Imagine, you are recruiting for a stand alone management accountant role and your recruiter presents you the CV of the best, most experienced management accounting in the history of accountancy. Your recruiter dutifully explains that their reason for leaving is that they currently have to work alone and miss being part of a team (aww). Should you waste your time (and theirs) interviewing them for your stand alone role? Maybe….but you will need to overcome the reason for leaving (which is often only done using cold hard cash). If you can’t solve their reason for leaving they may not be the candidate for you.
Step Two – Tell them how you can solve it
So, you are interviewing a potential candidate and you know why they want to leave their last role. The interview goes on; maybe you like them, maybe you don’t. However you feel now it is essential that you TALK ABOUT how you can solve their problem.
In any interview spend a minimum (and I stress the word minimum) of ten minutes talking about how your role and organisation can solve their problem. Just because your company has a whole heap of benefits that you love, don’t assume that this alone will secure the star candidate you are interviewing; you have to solve THEIR reason for leaving. Last year I represented an exceptionally talented candidate who simply adored their car (and I mean kissed it goodnight adored it) who was desperate to find a senior accounting role with the on site parking his current employer lacked. My client secured him by taking him on a tour of the office at interview, and pointing to the reserved car parking space not 3 feet away from what would soon be his office window. However big or small, famous or niche your company is you are in direct competition with every other company out there for the best of the best so if you don’t explain why they should join you, well the best of the best could be tempted elsewhere.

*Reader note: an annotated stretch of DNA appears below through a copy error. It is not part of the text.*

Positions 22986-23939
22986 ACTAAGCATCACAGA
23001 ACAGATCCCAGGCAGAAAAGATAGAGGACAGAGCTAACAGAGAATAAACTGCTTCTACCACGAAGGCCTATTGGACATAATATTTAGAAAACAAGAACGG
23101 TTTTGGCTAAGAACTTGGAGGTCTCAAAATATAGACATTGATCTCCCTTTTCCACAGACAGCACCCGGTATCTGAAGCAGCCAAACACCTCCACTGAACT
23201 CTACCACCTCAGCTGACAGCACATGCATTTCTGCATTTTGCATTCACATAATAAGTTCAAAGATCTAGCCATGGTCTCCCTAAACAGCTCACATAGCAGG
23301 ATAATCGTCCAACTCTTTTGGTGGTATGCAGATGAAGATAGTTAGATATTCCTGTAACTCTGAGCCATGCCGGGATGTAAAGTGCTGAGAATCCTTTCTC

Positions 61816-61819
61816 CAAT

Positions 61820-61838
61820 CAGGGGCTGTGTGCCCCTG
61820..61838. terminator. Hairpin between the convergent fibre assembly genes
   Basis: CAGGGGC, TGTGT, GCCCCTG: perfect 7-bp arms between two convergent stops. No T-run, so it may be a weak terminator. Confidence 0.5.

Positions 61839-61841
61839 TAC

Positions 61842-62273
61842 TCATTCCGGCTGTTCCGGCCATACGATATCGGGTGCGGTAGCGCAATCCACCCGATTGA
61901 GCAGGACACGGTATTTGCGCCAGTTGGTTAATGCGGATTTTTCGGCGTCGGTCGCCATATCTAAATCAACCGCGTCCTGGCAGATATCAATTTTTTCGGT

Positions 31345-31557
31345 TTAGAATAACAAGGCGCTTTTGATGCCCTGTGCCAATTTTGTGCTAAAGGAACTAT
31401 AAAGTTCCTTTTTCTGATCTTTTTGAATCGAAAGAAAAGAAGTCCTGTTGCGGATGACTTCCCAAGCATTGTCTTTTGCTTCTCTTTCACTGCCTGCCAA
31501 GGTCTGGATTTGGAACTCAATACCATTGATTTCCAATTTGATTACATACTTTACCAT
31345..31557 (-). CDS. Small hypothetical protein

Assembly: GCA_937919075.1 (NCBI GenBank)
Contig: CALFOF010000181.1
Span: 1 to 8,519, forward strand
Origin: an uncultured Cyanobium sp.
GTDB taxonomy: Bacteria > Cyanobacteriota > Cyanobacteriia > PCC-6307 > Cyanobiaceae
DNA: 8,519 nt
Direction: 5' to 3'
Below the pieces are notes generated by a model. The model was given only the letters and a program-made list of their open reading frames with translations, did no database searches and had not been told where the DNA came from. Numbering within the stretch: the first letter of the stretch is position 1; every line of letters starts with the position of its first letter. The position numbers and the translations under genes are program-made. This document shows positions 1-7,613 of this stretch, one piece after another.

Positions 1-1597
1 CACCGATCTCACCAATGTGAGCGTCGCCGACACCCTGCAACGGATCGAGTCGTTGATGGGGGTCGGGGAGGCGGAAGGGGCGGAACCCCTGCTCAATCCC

The interview may well be the only chance you have to sell your opportunity and make each and every interviewee love your job. It doesn’t matter if, having met all of the candidates and given it some serious thought you decide that this particular candidate isn’t quite right for this role – it is always better to have several people desperate to join you then be left with no options at all. When the candidate leaves your interview you want their interest level to be at it highest, this will make them more likely to accept your offer and (even if they are not quite right for this role) they will happily talk positively about your organisation to others.
If you follow these steps the best candidate for your job is much more likely to accept an offer for your job. If you don’t follow these simple steps you risk having your offer rejected on loosing out on the best candidate for you, putting your team under undue pressure and causing damage to your own career.
It shouldn’t be that tricky- you’re a great boss, you’ve got a fantastic team behind you and you love where you work! So what are you waiting for? The next time you are recruiting and need to secure the best candidate for job- ask about their reason for leaving and tell them how you can solve it.